Recommended cutting speeds vc in m/min as a function of the undeformed chip thickness hz in mm and the machinability rating

DKI Monograph i.18 | 47

Peripheral milling with an end milling cutter

Tool material fz in mm
HSS solid carbide Diameter of mill cutter in mm
uncoated coated uncoated coated 1 6 12 20
100 45 80 140 280 Roughing
90 41 73 120 230
80 38 67 110 210 0,004-0,006 0,01-0,02 0,04-0,5 0,05-0,07
70 35 61 100 200
60 32 56 96 190 Finishing
50 29 52 92 180
40 27 47 87 175
0,004-0,006 0,01-0,02 0,04-0,5 0,05-0,07
30 10 Richtwerte
24 fr die zerspanende
43 85 Bearbeitung
165 von Kupfer und Kupferlegierungen 75
20 22 40 80 160
bis unteren Bereich zerspanen. Die Spanungsdicke ergibt sich beim Stirnfrsen aus Vor-
Table 20: Machining parameters for peripheral milling of copper-based materials using end milling cutters
schub je Schneide und Umdrehung fz und Einstellwinkeln  nach
Recommended cutting speeds vc in m/min and feeds per tooth fz in mm as a function of the diameter of the milling cutter and the machinability

carbide application groups N10 and In
h mperipheral
= milling, ( )a
 f z  sinthechipe is curled ae = Working
(25) engagement
N20, and the HSS grades HS6-5-2, HS6- somewhat a comma with
slike D one of (radial depth of cut)
5-2-5, HS2-9-1-8 and HS12-1-4-5. its ends having, in theory at least, zero D = Diameter of milling cutter
In milling operations, the undeformed thickness. The average thickness of
chip thickness perBeim
and per wird ein kommafrmiger
the undeformed chip is given Span
by theabgehoben,
As millingder an einem
cutters Ende theore-
vary significantly in
revolution hm is typically in the range following equation: terms
tisch die Dicke Null hat. Als Spanungsdicke gilt hierbei ein mittlerer Wert nach der Gleichung of the number of cutting teeth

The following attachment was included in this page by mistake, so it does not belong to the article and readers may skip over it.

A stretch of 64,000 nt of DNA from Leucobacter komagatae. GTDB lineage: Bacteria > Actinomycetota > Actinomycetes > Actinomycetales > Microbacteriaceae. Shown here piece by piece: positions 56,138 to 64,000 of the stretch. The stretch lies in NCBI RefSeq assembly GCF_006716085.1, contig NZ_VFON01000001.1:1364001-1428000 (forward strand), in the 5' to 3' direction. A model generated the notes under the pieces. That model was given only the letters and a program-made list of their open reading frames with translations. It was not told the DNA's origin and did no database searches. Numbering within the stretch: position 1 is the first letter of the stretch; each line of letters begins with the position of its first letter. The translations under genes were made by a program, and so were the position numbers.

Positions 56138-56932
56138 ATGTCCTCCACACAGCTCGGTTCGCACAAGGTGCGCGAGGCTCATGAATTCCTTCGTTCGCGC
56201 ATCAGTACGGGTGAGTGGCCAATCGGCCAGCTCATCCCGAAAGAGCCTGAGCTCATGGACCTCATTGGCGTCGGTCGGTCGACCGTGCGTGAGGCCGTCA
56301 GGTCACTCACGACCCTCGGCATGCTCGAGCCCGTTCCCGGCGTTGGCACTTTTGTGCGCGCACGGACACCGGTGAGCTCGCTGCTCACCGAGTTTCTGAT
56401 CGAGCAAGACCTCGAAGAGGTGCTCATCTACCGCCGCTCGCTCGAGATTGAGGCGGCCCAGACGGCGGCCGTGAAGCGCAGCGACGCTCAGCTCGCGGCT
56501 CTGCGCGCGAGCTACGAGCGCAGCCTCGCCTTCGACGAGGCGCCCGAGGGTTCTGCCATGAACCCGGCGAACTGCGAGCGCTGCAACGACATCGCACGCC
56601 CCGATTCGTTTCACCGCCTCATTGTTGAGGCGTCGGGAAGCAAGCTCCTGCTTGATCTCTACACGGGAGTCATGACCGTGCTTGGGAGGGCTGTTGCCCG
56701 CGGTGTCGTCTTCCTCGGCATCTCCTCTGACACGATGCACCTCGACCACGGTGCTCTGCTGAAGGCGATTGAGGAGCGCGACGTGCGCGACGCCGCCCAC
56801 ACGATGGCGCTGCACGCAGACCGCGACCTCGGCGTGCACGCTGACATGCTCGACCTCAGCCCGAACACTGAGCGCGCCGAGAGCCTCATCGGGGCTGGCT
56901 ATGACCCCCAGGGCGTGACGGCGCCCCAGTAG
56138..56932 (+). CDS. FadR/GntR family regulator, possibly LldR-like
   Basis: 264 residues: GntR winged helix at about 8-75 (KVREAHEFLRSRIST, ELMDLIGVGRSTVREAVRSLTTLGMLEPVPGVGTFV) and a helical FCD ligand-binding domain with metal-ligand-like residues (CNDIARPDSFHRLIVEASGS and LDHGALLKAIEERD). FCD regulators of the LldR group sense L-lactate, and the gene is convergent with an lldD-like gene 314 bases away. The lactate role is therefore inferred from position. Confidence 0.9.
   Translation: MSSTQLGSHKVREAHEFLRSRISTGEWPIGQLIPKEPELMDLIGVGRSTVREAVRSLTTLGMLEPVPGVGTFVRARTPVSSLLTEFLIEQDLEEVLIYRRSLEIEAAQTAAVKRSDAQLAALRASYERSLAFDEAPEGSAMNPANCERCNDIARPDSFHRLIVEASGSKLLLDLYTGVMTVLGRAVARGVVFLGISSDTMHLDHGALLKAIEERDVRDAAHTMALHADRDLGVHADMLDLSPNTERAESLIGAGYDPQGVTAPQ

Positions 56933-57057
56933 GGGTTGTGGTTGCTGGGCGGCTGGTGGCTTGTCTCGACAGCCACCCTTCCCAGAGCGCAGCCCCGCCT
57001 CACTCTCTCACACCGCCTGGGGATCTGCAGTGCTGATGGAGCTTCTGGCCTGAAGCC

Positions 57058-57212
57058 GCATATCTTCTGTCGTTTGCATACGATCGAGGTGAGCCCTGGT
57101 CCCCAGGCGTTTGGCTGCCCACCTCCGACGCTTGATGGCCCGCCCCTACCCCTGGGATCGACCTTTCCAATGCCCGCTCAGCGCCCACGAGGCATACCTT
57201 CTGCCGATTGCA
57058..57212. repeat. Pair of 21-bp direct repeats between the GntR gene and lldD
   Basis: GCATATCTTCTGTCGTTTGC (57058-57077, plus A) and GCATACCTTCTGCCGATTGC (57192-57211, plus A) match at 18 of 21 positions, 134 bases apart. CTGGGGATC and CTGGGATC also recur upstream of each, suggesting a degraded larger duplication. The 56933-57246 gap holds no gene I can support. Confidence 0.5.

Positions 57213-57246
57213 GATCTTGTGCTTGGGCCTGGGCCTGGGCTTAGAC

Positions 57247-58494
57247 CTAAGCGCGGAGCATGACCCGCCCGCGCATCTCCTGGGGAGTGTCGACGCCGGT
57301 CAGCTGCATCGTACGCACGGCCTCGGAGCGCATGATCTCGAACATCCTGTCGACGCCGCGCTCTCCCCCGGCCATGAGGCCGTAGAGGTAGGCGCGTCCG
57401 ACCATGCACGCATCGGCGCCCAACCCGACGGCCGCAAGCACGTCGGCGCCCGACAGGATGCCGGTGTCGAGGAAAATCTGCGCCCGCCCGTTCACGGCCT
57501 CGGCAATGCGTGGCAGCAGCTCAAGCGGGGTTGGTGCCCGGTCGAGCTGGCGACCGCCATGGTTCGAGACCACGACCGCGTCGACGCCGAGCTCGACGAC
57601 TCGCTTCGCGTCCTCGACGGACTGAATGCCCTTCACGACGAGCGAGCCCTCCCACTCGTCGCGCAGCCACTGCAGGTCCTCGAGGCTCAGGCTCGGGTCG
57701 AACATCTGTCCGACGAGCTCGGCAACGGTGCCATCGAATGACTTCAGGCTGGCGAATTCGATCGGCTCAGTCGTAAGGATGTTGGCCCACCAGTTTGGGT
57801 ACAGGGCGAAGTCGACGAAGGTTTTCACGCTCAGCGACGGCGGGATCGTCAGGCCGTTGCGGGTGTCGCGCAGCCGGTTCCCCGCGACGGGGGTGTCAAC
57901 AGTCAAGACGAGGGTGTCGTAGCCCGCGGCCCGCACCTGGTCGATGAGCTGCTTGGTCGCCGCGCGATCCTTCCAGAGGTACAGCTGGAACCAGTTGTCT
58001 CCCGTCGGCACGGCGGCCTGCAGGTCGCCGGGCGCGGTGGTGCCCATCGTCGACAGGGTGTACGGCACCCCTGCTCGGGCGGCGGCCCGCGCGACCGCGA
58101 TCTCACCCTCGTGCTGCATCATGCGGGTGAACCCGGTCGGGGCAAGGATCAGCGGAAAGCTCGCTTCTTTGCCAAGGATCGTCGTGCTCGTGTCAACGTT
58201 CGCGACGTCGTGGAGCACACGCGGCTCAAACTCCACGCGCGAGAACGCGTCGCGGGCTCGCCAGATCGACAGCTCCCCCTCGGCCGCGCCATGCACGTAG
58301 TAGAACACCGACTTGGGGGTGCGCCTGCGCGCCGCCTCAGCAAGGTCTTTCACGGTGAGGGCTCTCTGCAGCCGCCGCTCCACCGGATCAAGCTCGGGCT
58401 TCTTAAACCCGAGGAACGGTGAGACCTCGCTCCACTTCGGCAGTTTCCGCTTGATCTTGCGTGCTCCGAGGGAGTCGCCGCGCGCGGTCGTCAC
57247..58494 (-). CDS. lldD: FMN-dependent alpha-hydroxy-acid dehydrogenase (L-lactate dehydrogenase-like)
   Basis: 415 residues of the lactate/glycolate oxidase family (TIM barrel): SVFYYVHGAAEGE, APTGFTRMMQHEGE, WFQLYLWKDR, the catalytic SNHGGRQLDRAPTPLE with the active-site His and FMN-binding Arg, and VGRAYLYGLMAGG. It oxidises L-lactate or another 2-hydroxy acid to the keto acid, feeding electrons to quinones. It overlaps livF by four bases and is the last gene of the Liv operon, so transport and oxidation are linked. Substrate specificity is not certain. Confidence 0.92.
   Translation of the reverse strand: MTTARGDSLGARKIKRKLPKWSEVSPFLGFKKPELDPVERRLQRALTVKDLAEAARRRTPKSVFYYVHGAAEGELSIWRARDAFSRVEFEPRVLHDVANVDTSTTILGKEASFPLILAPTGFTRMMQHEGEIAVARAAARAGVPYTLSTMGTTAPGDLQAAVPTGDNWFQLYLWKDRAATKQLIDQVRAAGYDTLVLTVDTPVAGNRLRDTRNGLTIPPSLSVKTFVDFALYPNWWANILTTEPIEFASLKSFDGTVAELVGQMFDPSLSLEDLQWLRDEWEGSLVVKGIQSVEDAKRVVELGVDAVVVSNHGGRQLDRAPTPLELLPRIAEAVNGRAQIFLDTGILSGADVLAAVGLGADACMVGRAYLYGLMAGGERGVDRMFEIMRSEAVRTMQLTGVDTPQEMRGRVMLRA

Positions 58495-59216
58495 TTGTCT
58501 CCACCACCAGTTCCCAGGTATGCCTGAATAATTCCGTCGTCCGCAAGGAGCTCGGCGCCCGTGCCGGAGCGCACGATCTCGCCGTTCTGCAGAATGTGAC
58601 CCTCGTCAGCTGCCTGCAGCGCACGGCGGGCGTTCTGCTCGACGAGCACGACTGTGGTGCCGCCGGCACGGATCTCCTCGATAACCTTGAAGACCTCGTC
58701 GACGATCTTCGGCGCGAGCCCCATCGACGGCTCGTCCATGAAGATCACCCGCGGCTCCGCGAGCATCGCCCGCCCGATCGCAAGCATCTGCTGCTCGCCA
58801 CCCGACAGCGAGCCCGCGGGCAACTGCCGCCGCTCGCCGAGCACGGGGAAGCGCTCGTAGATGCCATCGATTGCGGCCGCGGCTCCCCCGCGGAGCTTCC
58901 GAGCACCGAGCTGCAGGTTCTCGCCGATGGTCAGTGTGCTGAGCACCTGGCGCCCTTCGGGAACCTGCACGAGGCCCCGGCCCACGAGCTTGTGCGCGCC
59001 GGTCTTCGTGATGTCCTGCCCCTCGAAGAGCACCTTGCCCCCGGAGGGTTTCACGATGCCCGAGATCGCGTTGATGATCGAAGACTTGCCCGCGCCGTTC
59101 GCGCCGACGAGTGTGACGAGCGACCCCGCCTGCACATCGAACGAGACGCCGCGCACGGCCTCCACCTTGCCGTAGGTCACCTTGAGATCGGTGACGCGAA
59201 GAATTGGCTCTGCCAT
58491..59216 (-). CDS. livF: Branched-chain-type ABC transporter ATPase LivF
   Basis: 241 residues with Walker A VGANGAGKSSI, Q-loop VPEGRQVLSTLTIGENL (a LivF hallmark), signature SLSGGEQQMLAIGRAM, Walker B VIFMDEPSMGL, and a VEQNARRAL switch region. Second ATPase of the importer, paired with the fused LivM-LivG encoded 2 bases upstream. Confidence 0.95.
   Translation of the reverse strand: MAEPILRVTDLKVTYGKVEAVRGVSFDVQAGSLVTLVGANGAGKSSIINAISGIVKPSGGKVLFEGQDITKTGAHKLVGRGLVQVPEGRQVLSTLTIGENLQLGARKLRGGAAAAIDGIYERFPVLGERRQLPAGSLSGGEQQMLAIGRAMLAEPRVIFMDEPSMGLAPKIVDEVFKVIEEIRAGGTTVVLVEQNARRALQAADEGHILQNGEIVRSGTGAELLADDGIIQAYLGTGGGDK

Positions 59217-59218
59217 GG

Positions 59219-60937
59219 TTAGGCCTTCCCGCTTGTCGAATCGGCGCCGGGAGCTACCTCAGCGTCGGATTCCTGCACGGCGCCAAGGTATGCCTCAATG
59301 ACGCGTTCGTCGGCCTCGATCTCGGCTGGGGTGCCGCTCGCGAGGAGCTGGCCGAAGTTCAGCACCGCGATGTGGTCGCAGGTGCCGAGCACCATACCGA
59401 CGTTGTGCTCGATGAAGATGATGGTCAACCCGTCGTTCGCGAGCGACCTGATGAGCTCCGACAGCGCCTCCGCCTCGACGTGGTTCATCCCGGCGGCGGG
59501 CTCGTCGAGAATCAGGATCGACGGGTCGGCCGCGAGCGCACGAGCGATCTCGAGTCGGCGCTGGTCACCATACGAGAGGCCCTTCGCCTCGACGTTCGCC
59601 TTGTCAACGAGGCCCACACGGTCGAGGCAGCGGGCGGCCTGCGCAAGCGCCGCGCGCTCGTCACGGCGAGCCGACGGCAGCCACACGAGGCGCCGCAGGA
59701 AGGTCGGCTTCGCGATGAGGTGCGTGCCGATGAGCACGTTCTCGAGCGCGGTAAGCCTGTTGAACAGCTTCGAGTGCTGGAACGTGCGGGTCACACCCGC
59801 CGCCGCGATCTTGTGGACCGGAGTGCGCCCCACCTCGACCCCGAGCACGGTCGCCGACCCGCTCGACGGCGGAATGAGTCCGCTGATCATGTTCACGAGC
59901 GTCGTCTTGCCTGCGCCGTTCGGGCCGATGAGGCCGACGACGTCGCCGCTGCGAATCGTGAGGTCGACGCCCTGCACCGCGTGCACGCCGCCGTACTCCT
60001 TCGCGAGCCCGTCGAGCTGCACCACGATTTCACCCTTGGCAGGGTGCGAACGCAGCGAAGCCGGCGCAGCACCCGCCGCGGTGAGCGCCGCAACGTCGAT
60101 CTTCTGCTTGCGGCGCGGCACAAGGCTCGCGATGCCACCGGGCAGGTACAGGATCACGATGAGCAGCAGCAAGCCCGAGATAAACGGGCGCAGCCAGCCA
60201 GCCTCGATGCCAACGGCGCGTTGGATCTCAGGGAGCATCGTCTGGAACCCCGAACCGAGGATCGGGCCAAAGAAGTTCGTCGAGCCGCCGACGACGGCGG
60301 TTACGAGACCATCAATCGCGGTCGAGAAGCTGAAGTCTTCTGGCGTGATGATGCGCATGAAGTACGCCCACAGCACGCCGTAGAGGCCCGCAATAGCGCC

0.10.35 mm. Face milling cutters and they have and the associated tool costs,
heavy cutting tools tend to be at the the recommended cutting speeds vc can
upper end of this range, while periph- 114,6 ae provide only broad guidance. The values
hm =  fz  (26) (26)
eral and weaker tools are located in listed in Table 19 refer to face milling
e fr die the
zerspanende Bearbeitung 
von Kupfer und Kupferlegierungen
s D 75
middle to lower region. The unde- operations using indexable inserted
formed chip thickness in a face milling where: tooth cutters made from uncoated
operation is
ereich zerspanen. Die determined
Dabei h = U ndeformed chip thickness per
bedeuten ergibt sich beim Stirnfrsen aus Vor- carbide or polycrystalline diamond.
by the
Spanungsdicke feed m
per tooth and revolution fz and the tooth and revolution
eide undcutting
Umdrehung fz und
edge angle as Einstellwinkeln
follows: fznach
= Feed per tooth and revolution If the cutting speed vc is reduced by
hz = r = Tooljecutting
Spanungsdicke Schneide edge angle
und Umdrehungabout 10 %, the tool life can be
= Schneide
sje Angle of cutterundengagement effectively doubled; if the cutting
114,6 fz = a Vorschub Umdrehung
h m =g
bb. 26:Umfangsfrsen  f z  sin  () e
(25) h m = A verage
(25) thickness of undeformed speed is increased by 10 %, the tool
s im r
= DundEinstellwinkel
g chip life will be halved.
s = a p =
FrserschnittwinkelDepth of cut (feed)
If milling a material with a typical sand-
frsen wird ein kommafrmiger = Span mittlere Spanungsdicke
abgehoben, der an einem Ende theore- cast skin, the cutting speed of a carbide
e Null hat. Als Spanungsdicke =gilt hierbei
Schnitttiefe Wert nach der Gleichung milling cutter should be reduced by
ein mittlerer
about 15 %, that of a HSS tool should be
ae = Eingriffsgre lowered by around 20 %.
114,6 D a e = Frserdurchmesser
hm =  fz  (26) The recommended speeds are based on
s D a flank wear land width of VB 0.6 mm
n n at the end of the tools life (rough mill-